Caretaking and Career With a Special Needs Child

Maintaining a healthy work-life balance is key to improving your financial and emotional confidence. That can be a tall order for working women. The Department of Labor confirms what many women in the workforce already know: They spend more hours on household chores and childcare each day than men do.1

Annette Hammortree understands this juggling act well. As the owner of Hammortree Financial Services in Crystal Lake, Illinois, she specializes in comprehensive financial planning for special needs family members. As Annette was building her firm, she was also raising a family. The struggle to balance professional and personal responsibilities reached a turning point with the birth of her son.

“My son was born 16 weeks premature and spent six months in the NICU,” she says. “I could have chosen to stay home but instead I chose to fight for him and my career.” Given the stress and time demands of caring for a special-needs child, Annette knew she had to “think outside the box and create a new way of working” to keep her head above water. “I can relate to being responsible for multiple things that keep you up at night,” she says.

Annette’s experience has helped her when working with female clients, in particular those with special-needs families. “I know what it’s like to not have all the answers but still having to make decisions.” Annette is well positioned to offer some recommendations that can help any woman (or man) struggling to juggle home and work responsibilities.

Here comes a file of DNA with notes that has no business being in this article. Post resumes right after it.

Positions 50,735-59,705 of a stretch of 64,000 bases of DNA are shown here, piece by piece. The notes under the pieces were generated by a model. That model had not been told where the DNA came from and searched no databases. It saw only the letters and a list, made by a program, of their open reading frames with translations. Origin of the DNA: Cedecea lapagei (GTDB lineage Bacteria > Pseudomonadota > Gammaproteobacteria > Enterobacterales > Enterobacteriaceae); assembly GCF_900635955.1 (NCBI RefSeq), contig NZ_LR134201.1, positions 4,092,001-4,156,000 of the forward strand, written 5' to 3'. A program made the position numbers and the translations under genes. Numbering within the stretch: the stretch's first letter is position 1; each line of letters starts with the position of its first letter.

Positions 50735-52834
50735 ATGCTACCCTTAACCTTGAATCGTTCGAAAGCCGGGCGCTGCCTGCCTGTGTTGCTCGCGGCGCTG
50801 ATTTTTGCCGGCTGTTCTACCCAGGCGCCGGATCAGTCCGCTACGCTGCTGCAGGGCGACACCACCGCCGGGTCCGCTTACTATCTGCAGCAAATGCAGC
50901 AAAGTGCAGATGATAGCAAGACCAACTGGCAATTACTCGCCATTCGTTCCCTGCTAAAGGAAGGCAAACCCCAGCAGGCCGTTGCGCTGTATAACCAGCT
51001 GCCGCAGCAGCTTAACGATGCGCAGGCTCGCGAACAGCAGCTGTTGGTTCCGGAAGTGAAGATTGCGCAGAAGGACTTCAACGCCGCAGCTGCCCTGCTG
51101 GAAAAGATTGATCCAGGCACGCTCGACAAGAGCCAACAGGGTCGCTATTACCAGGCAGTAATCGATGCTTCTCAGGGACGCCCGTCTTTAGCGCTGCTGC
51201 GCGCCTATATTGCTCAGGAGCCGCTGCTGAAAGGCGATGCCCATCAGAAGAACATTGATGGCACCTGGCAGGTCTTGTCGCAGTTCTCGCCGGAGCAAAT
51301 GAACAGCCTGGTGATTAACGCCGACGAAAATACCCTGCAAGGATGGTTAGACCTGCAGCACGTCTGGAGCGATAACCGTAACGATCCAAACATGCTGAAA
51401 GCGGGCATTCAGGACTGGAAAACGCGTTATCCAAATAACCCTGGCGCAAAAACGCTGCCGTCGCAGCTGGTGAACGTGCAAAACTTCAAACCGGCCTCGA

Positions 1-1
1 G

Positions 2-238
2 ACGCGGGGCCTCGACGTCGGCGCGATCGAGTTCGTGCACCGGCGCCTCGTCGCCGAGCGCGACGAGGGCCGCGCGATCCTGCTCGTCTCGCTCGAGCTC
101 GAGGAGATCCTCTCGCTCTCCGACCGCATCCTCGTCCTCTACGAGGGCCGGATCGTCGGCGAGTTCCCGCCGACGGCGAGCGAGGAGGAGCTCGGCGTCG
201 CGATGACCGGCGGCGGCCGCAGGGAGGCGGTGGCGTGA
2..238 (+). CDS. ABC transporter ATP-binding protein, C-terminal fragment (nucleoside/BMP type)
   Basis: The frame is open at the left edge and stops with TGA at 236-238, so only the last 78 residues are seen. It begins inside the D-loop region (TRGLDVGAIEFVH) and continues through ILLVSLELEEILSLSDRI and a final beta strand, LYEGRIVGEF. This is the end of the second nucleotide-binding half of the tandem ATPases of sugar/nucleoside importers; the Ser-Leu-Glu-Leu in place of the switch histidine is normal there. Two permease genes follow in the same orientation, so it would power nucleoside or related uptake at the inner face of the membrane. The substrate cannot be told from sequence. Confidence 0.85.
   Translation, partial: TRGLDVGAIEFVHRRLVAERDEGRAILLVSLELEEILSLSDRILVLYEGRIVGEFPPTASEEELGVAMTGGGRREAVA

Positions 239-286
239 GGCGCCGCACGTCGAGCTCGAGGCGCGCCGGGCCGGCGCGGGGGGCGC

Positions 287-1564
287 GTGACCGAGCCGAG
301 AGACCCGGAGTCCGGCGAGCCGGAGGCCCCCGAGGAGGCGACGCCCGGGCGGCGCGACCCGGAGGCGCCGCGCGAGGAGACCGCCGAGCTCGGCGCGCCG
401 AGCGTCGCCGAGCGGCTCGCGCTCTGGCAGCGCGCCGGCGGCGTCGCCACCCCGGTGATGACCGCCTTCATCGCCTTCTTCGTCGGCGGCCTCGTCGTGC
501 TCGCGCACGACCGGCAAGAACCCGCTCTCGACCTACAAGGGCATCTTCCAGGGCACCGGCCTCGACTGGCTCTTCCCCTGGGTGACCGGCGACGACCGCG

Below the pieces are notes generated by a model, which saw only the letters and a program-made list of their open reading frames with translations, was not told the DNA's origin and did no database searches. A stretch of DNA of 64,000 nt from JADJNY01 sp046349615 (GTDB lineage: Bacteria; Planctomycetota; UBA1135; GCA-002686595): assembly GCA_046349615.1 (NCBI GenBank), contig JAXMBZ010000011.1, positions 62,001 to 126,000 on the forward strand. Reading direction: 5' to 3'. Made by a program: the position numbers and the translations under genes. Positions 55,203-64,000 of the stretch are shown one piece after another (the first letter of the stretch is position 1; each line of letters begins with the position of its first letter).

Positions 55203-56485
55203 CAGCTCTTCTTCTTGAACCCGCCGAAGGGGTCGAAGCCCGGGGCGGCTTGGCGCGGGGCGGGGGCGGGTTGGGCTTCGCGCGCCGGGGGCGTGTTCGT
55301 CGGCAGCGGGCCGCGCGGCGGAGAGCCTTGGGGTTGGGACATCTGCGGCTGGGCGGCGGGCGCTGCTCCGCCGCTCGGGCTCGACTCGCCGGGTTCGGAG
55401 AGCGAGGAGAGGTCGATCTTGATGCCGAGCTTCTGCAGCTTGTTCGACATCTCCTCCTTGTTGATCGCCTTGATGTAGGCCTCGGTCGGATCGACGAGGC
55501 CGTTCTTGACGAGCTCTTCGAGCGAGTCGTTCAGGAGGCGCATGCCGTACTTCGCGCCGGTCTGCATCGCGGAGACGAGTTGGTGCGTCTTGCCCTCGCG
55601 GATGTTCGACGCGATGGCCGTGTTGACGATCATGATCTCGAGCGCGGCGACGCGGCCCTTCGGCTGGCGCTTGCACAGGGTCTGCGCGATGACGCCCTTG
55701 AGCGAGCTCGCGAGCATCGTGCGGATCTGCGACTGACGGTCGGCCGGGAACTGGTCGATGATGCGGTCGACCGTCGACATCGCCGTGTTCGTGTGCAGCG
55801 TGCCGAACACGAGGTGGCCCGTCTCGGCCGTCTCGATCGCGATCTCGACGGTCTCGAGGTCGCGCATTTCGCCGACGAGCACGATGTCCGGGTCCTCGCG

Find Your Team

Don’t buy into the myth of doing it all by yourself. Annette advises professional women to find a group of peers or mentors who can “pull you up and remind you to get out of your own way.”

Define Your Goals

Annette says caring for her son has taught her how to work efficiently and define and advocate for what is most important. Clarity of purpose can be attained through goal-setting because a focus on your goals enables you to apply your energy where it will have the greatest impact.

Choose Your Battles

Standing up for what you believe, personally and professionally, is important. However, sometimes the best way forward is to compromise on a solution that may not satisfy you entirely, but still moves your long-term goals forward.

Take Time to Plan Your Finances

In her work with special needs families, Annette counsels them to prioritize financial planning despite all the future unknowns. This can require a shift for many women. Research shows that women tend to allocate more time to managing their family’s day-to-day expenses than to long-term financial planning.

“Being the mom of a special needs child, I know that a parent’s silent prayer is to live one more moment than your child because no one will do for your child what you will,” Annette says. “Special needs children require special planning. As hard as it is, you have to move forward, because it will be so much harder for your family later if you don’t.”

When women are able to transition from concerned to confident in their financial decision-making, they are better able to achieve the healthy work-life balance that leads to greater life satisfaction. Female clients, in particular, are reassured by her experience. “When they learn how I have faced the same uncertainties, yet still made decisions, they don’t feel so alone.”

 

 

 

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2018-58347 Exp. 03/2020